What storage size is recommended for a Windows workstation that is also used for 4K gaming

modeonoff

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Hi, the Windows 7 partition on my old computer is 500G. It is almost full. For my new Windows 10 workstation, I am considering to get 1TB. If I also use the same computer for 4K gaming, how much extra disk space is recommended? I have not played any 4K game before so I don't know the recommended stoarage requirements. I can't estimate. Maybe I store/play 5-10 4K games in the computer per year? Is NvMe M.2 better?
 

InvalidError

Titan
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Few games have optional high-resolution textures that are exclusively for 4k, so gaming resolution has very limited bearing on storage requirement. The storage you need is whatever will fit the games you want to keep on it regardless of resolution.

1TB is enough for about a dozen modern wallet-ripping, DLC-ladden, microtransaction-plagued 'AAA' games. Depending on how many games you want to keep on the ready, 2TB may be more comfortable.
 

InvalidError

Titan
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Few games have optional high-resolution textures that are exclusively for 4k, so gaming resolution has very limited bearing on storage requirement. The storage you need is whatever will fit the games you want to keep on it regardless of resolution.

1TB is enough for about a dozen modern wallet-ripping, DLC-ladden, microtransaction-plagued 'AAA' games. Depending on how many games you want to keep on the ready, 2TB may be more comfortable.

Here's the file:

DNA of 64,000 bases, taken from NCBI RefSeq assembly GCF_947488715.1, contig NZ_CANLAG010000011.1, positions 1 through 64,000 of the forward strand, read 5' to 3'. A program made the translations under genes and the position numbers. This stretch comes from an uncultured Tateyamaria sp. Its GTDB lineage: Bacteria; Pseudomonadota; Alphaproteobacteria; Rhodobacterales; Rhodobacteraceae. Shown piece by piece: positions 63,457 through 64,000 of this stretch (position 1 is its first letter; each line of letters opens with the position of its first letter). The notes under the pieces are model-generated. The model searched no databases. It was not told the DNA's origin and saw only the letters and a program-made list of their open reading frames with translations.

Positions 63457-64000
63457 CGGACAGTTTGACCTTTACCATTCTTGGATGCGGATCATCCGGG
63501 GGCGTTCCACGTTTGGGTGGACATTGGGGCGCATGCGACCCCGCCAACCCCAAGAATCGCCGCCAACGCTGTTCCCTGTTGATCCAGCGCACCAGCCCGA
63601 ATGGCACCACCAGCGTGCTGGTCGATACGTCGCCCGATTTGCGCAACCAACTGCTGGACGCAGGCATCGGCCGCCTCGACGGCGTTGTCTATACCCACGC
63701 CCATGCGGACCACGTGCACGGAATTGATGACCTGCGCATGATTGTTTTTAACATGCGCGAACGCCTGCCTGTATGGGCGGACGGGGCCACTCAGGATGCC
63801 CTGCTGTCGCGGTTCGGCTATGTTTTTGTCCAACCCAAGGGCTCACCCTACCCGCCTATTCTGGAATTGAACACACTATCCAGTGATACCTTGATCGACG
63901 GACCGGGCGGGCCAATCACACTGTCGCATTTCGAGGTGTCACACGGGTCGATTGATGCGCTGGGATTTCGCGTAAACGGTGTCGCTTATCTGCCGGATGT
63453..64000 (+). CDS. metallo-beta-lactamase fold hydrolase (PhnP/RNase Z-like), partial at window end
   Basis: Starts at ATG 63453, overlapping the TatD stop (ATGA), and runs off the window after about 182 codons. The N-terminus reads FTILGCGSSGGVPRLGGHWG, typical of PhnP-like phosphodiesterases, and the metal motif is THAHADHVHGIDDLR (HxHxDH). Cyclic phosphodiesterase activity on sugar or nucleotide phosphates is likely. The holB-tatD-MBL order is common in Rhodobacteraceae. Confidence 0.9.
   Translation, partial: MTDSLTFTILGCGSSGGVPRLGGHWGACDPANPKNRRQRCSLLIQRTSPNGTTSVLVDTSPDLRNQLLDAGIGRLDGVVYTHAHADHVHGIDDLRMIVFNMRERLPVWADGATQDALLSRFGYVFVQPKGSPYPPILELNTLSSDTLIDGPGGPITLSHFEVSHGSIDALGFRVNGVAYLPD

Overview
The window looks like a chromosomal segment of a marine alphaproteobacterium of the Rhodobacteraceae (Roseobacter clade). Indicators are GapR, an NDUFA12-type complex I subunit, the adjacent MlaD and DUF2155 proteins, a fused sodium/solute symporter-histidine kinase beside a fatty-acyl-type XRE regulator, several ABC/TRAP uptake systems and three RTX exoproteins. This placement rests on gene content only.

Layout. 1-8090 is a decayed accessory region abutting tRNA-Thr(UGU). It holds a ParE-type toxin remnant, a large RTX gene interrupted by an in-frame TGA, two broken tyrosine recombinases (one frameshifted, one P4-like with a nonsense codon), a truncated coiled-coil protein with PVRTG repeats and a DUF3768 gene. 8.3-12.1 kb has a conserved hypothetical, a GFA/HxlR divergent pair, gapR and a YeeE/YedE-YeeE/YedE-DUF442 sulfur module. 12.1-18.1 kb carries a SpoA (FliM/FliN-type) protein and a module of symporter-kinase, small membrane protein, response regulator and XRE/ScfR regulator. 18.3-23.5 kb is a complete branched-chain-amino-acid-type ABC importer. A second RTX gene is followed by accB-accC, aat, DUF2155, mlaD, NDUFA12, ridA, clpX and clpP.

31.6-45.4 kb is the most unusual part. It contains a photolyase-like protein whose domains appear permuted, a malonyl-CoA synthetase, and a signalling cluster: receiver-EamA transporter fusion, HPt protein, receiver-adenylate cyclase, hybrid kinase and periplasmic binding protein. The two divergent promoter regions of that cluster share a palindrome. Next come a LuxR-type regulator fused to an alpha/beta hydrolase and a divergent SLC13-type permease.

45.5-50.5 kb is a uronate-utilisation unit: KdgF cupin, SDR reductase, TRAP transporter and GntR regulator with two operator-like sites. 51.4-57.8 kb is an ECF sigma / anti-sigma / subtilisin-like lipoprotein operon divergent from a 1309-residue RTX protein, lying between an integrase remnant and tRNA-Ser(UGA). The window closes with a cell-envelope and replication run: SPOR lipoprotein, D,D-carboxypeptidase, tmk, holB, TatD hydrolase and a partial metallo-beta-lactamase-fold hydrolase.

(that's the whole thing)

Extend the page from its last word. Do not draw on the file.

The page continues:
modeonoff

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Thanks. I use NvME for work storage. For 4K gaming, does the speed of the SSD matter? Will I see noticable different in performance between NvME M.2 and SATA III? For example, Samsung 970 EVO 2TB vs. Samsung 860 2.5" SATA III 2TB.
 

InvalidError

Titan
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SATA HDD vs SSD is a huge performance upgrade due to SSDs having 20-50X lower random access latency. If you have at lest 16GB of RAM though, most recently used data will be cached in RAM and you only get the "HDD penalty" the first time something gets loaded. I personally don't mind leaving my games on my 1TB WD Black HDD.

SATA vs NVMe SSD makes a much smaller difference in most everyday uses since software spends a significant amount of time processing data as it gets loaded.
 

modeonoff

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Thanks. I have 64GB RAM.

 

InvalidError

Titan
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As I have already written earlier, the difference from SATA to NVMe SSD is already small in most everyday uses. The main benefits of Pro vs EVO are higher endurance, higher IOPS and higher sustainable write speed. Typical everyday home user/gamer workloads are mostly large random reads. Unless you are running a massive database or something else of the sort that generates massive amounts of small random read-writes, you aren't going to see much benefit from it.
 

modeonoff

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Sorry. I meant the NVMe SSD version of 970 EVO and 970 PRO. I do data science also.
 

InvalidError

Titan
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I know you meant NVMe 970 since there is no such thing as an SATA version of the 970.

Unless your data science stuff is heavy on writes, you aren't going to gain much from paying the hefty premium for Pro vs EVO.
 

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